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Published on December 6, 2019

What Is Marriage Therapy (And How to Know If You Need It)

What Is Marriage Therapy (And How to Know If You Need It)

Relationships are complex and multifaceted. Arguments over infidelity, step-families, money, sex, in-laws, children, drug and alcohol abuse, illness, job loss, and a host of other stressors, can ignite a war sizable enough to leave profound casualties in its wake.

While some not so serious issues can be dealt with by a couple who is willing to cooperate with each other, and work hard to make things better, many more difficult situations are not that simple to fix. Under such circumstances, a valuable tool that can potentially help pull the couple out of its troubled predicament is marriage therapy, also referred to as couple’s counseling.

Thirty-two years ago, my marriage was in trouble. We had just gotten married after dating for less than a year. The relationship took an immediate hit only two weeks into dating when, my now present husband, was given sole custody of his seven-year-old son. I, too, had a son the same age from a previous marriage. Things got challenging fast. Soon, as it often happens in step-families, our new foursome split up into two camps: my husband and his son, and me and my boy. No one knew how to handle the ever-worsening familial crisis.

We tried, without success, to fix the blended family problem on our own, but it didn’t work. Things deteriorated even more when our third child came along. On the verge of divorce, we decided to give marriage therapy a try. The therapist worked with us, helped us understand what was truly happening, and offered us a variety of techniques to deal with our particular conditions. She normalized our experience and taught us better communication skills. A year later, we were doing much better, and were able to terminate our bi-weekly sessions, taking with us a set of highly-effective tools to help us should we encounter rough patches in the future.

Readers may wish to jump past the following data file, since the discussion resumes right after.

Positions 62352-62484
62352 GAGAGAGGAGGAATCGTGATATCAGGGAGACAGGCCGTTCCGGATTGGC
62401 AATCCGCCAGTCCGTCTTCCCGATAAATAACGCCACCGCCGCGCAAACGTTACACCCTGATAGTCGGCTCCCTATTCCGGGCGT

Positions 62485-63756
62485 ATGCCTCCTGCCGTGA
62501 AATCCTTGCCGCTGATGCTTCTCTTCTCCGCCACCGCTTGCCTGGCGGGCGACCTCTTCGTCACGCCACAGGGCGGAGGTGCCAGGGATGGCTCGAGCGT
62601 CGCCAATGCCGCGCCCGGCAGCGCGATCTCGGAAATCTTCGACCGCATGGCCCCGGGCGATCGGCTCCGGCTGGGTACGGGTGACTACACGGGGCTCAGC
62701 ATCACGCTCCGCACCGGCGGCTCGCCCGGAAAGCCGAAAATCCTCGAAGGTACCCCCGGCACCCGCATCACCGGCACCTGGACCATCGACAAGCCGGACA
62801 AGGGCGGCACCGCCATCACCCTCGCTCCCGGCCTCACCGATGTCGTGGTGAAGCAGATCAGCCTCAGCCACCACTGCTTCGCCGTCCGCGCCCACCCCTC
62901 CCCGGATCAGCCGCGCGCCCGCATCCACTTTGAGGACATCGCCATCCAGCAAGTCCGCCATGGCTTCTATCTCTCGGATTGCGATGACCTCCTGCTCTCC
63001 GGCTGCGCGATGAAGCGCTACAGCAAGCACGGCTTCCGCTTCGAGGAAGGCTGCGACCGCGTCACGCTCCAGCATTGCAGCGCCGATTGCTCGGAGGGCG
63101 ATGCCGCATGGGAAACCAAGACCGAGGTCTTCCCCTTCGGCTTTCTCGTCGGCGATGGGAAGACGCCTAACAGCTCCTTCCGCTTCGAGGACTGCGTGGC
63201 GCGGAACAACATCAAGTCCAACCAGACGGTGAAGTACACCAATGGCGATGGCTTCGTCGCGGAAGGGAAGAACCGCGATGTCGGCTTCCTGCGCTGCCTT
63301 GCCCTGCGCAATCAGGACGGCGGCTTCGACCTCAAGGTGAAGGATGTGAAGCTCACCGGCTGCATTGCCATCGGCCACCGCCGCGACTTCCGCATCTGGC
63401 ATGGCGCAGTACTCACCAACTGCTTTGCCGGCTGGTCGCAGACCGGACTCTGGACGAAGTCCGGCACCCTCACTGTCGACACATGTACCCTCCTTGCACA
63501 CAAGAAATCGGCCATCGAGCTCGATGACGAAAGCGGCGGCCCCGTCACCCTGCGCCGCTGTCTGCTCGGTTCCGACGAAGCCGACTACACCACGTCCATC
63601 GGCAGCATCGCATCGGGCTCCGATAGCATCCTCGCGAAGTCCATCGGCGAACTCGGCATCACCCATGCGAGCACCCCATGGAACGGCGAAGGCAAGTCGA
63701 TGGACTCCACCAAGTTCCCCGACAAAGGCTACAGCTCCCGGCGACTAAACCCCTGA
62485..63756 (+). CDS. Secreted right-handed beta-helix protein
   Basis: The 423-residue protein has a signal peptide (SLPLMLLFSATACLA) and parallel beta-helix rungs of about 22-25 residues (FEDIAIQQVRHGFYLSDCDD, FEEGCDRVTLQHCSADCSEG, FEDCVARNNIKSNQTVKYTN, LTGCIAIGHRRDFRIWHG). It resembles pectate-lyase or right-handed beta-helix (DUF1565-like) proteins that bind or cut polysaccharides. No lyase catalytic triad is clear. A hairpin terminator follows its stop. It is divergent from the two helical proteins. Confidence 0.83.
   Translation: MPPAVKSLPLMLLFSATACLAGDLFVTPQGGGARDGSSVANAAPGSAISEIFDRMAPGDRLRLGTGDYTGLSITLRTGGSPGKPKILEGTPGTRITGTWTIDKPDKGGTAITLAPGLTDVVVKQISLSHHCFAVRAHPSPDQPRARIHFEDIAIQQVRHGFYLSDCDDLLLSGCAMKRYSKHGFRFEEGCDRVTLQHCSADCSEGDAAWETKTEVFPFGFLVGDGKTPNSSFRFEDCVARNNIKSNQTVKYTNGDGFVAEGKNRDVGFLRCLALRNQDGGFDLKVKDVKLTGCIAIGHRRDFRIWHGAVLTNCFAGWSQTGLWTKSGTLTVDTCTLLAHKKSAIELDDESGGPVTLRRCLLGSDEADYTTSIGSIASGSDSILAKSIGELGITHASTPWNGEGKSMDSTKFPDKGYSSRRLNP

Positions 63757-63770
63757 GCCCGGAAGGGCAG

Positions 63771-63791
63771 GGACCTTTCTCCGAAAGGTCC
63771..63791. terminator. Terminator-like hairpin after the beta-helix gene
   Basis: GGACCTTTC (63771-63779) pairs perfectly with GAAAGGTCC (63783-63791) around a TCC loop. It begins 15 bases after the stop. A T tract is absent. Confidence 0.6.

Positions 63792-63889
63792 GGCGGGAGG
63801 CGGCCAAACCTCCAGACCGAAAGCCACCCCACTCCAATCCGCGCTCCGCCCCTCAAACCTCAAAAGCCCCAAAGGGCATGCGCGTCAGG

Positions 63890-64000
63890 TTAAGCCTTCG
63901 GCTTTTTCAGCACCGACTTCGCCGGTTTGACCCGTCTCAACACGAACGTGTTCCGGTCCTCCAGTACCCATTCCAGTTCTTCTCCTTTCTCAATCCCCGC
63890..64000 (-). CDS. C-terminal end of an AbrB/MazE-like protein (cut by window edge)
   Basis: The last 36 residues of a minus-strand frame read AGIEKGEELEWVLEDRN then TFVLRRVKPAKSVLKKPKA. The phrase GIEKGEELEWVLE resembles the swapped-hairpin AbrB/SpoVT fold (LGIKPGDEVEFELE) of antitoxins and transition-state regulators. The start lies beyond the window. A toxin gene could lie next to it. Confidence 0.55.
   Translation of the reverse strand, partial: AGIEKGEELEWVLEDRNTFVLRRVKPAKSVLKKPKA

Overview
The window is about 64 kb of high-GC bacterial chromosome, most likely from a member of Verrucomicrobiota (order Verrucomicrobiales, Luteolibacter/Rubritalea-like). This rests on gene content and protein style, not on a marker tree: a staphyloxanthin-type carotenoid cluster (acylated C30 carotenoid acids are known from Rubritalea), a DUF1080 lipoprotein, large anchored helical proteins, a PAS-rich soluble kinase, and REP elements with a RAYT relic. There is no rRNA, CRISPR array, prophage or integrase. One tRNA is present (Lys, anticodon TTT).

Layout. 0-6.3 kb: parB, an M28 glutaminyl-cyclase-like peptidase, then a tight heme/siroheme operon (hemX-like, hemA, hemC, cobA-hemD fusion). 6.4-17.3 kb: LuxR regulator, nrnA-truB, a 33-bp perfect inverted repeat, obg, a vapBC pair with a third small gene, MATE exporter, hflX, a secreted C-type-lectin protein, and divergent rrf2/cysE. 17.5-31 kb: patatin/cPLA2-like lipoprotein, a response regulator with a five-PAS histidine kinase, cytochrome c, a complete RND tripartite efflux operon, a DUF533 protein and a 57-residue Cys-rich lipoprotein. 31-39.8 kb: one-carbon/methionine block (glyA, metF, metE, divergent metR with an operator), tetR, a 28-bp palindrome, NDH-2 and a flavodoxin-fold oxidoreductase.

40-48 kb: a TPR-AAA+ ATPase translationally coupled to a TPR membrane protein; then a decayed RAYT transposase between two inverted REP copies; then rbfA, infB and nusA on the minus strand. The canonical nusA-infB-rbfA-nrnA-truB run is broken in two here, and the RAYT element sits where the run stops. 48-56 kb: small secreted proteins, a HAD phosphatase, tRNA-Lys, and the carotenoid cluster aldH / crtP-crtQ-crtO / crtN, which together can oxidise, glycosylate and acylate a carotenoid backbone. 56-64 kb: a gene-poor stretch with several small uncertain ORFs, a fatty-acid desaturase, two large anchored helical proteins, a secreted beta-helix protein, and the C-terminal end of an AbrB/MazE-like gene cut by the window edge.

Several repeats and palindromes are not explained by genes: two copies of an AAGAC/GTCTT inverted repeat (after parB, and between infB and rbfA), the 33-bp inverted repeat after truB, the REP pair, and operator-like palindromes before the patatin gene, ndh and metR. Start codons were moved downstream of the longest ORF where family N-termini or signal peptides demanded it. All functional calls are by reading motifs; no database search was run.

In fact, I was so inspired by our success, that I decided to become a Marriage & Family Therapist myself.

What Is Marriage Therapy?

Broken down into its most simplistic form, marriage therapy is a helpful avenue provided by a trained and unbiased professional. The focus of a Marriage & Family Therapist is relationships. They help couples and families navigate through their most toxic impasses by:

  • processing and reframing what is said
  • assisting them in developing more effective communication skills[1]
  • helping them see what isn’t always obvious to the parties involved
  • providing effective approaches that aid in creating a genuine shift in the relationship.

Marriage counselors can be an invaluable resource for a couple in crisis.

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For example, in our blended family situation, my husband and I believed that one of our boys was the problem. The therapist explained that the infrastructure of the family lies in the strength and unity of the couple, and if a strong and solid foundation isn’t there, the children will often misbehave.

That helped us put things into a different perspective. We shifted our focus away from our acting-out child, to our relationship. Once we knew what the problem was, we started moving forward in a more positive direction. That eventually saved our marriage.

How to Know If You Would Benefit from Marriage Therapy?